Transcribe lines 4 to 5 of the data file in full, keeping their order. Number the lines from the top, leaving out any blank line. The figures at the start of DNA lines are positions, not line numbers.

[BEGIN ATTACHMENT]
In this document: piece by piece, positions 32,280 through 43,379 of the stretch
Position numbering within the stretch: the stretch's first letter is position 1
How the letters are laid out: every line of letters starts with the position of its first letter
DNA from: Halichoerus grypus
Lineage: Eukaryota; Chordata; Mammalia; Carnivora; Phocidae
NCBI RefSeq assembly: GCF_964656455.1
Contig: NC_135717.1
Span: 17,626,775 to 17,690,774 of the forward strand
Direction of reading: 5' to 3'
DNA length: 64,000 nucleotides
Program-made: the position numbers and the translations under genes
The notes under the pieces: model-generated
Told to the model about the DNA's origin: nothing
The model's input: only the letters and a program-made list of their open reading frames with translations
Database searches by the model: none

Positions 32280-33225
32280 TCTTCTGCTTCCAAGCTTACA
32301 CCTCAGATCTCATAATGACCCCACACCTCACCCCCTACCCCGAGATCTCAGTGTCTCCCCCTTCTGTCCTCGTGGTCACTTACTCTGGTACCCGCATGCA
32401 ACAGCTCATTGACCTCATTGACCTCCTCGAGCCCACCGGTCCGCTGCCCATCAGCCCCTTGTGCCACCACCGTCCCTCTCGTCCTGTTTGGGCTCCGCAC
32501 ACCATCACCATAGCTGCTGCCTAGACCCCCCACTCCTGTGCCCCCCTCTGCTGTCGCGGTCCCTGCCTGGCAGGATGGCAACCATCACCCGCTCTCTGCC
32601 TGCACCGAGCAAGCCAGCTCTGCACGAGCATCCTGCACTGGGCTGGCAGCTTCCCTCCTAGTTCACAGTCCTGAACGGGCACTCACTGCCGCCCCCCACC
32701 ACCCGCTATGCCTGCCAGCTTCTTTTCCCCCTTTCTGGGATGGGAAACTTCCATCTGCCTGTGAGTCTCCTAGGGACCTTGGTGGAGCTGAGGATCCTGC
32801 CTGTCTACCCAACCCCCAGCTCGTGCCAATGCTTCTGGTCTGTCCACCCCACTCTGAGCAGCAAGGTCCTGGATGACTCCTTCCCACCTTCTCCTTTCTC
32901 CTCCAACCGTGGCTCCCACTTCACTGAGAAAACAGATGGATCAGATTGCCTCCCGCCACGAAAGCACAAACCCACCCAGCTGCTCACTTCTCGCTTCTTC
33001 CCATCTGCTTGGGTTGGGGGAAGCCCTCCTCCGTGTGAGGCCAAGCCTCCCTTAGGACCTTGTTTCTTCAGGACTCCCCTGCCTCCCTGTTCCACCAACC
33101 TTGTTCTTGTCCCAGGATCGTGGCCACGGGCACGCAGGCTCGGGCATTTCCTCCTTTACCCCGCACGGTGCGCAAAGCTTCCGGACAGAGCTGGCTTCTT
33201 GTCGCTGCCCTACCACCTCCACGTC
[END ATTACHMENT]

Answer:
DNA from: Halichoerus grypus
Lineage: Eukaryota; Chordata; Mammalia; Carnivora; Phocidae